The Majority of Indigenous People in Rural Areas and On-Reserve Support Resource Development, According To Recent Survey

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A recent survey conducted by Environics Research for the Indigenous Resource Network, a non-partisan platform for Indigenous workers and business owners involved in resource development, found that 65% of Indigenous respondents said they supported natural resource development, while only 23% indicated that they were opposed. Asked if a new project were to be proposed near their own community, supporters outweighed opponents by two to one (54% to 26%).

What we’re seeing here is a confirmation that, despite an often-heard narrative, most Indigenous people are not opposed to resource development, but are opposed to being left out.

The survey interviewed 549 self-identified First Nations, Métis and Inuit persons living in rural areas or on-reserve across Canada by telephone between March 25 and April 16, 2021.

When asked more specifically about types of resource development, majorities supported both mining (59% support vs. 32% oppose), and oil and gas development (53% support vs. 41% oppose).

“What we’re seeing here is a confirmation that, despite an often-heard narrative, most Indigenous people are not opposed to resource development, but are opposed to being left out,” explains Sarah Roberton, Vice President of Public Affairs at Environics Research. “These results really underscore the need for meaningful and credible research devoted to reflecting Indigenous viewpoints. Given the importance of these issues for Indigenous communities, building partnerships that allow for more effective engagement is essential and something that we focus on at Environics Research.”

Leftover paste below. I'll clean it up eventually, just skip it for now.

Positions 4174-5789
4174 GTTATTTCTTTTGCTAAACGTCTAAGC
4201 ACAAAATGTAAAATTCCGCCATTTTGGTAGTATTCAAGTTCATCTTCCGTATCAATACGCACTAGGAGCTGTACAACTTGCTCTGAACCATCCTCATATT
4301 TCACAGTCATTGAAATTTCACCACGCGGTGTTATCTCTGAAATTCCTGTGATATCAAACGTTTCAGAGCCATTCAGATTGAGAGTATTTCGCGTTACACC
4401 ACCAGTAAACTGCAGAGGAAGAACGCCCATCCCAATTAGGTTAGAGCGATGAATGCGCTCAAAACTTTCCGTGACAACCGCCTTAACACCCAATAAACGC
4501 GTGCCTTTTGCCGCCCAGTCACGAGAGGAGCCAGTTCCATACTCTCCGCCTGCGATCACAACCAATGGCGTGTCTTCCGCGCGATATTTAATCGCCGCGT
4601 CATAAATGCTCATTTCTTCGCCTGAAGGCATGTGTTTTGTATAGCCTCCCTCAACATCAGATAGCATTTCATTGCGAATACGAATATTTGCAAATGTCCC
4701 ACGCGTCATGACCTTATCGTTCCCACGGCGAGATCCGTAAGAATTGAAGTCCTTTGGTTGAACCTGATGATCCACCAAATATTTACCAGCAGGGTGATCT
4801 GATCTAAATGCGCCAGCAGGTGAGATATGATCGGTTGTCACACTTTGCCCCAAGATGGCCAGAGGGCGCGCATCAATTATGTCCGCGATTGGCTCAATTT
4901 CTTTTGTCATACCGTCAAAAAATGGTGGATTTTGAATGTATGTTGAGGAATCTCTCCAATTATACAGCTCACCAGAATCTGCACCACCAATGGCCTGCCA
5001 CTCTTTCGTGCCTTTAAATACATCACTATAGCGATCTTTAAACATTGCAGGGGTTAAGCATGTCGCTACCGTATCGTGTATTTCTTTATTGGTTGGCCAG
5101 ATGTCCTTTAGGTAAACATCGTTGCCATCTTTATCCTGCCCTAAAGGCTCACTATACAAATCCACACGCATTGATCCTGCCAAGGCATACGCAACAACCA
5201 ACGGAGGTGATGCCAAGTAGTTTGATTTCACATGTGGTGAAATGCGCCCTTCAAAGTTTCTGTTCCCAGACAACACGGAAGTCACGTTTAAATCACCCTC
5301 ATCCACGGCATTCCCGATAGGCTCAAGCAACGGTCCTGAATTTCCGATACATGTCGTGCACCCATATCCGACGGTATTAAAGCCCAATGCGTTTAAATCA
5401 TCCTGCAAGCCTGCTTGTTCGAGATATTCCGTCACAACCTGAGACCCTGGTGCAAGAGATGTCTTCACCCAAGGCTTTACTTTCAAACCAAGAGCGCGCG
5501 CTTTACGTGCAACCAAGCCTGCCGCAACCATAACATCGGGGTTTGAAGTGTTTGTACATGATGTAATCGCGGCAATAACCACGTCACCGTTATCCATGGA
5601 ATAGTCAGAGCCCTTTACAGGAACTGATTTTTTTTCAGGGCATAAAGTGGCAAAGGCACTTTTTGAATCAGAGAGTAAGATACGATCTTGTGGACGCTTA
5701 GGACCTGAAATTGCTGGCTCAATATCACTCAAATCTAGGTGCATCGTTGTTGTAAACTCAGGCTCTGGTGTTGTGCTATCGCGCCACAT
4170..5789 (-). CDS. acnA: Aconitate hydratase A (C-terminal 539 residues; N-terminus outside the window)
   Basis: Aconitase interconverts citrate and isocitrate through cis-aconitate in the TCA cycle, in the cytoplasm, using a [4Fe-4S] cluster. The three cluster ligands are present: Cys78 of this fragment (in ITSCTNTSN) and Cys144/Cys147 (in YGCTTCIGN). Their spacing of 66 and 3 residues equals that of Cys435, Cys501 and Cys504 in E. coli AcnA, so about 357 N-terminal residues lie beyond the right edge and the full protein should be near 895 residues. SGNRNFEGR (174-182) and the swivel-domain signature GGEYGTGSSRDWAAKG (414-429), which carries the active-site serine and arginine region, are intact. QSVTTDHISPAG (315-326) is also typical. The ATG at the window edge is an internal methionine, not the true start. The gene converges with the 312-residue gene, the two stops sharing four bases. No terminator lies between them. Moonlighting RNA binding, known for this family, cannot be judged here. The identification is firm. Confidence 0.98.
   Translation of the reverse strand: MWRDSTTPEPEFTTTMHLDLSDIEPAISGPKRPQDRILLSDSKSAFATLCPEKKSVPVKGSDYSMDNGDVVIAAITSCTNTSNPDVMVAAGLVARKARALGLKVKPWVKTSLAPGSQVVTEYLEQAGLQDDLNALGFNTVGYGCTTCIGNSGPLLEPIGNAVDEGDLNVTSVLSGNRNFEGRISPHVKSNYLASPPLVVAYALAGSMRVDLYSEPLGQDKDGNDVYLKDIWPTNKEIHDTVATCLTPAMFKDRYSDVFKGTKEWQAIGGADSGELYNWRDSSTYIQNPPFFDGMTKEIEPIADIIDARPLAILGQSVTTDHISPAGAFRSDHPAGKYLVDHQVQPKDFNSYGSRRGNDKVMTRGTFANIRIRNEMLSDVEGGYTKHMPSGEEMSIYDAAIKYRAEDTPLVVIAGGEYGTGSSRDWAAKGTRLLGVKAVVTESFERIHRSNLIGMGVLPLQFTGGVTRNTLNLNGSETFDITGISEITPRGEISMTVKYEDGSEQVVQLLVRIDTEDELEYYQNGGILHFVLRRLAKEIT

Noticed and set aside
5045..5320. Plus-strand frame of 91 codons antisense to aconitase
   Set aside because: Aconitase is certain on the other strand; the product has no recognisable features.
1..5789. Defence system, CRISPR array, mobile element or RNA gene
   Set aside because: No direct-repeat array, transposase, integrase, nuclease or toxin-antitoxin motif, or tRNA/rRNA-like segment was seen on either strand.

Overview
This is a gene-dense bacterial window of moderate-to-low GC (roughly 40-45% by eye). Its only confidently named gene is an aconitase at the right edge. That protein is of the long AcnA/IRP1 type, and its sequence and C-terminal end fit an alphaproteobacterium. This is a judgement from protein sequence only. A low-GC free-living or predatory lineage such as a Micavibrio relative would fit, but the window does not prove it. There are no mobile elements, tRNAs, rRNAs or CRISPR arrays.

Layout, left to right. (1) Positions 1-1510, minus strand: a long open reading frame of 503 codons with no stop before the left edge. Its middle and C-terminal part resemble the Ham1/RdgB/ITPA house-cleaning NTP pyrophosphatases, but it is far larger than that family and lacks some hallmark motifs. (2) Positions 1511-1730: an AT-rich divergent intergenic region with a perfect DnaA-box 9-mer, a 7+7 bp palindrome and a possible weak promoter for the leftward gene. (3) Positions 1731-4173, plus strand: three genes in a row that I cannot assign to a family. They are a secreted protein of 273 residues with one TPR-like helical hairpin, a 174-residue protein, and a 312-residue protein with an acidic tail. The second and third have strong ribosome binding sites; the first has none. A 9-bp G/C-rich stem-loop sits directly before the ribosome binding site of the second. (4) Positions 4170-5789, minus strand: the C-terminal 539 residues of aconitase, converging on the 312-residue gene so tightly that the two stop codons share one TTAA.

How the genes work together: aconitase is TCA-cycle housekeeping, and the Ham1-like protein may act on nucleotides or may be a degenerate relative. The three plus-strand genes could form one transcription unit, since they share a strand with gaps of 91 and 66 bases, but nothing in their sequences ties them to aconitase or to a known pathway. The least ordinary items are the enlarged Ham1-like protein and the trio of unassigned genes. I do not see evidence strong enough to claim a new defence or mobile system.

Other key study findings include:

 

  • Strong support for natural resource development was consistently higher among those who felt they were well-informed about the topic. However, a majority did not feel particularly well-informed about natural resource development, with only three in ten (30%) who described themselves as very or extremely informed about the topic. More than one-third felt somewhat well-informed (38%), while three in ten did not feel well- informed (30%).
  • Half of respondents (49%) believed that resource development can definitely be done while respecting the land and the environment, with another third (36%) indicating that it may or may not be possible. Only one in ten (11%) believed being successful at both was definitely not a possibility.
  • Indigenous people were more likely to support resource development if the project:
    • Includes best practices in protecting the environment (79%); provides economic benefits, such as jobs, business opportunities and revenues for the community (77%); has best practices in safety (77%); consults the community (69%); and receives community support to proceed (62%).
  • The percentage of respondents who identified the following as an “urgent” priority to improving the quality of life in their community included: better access to health care (56%); job opportunities from economic or resource development (55%); better access to education and training (53%); focus on traditional activities, such as ceremonies or being on the land (39%); better governance (36%); and increased transfer payments from the federal government to the community (33%).

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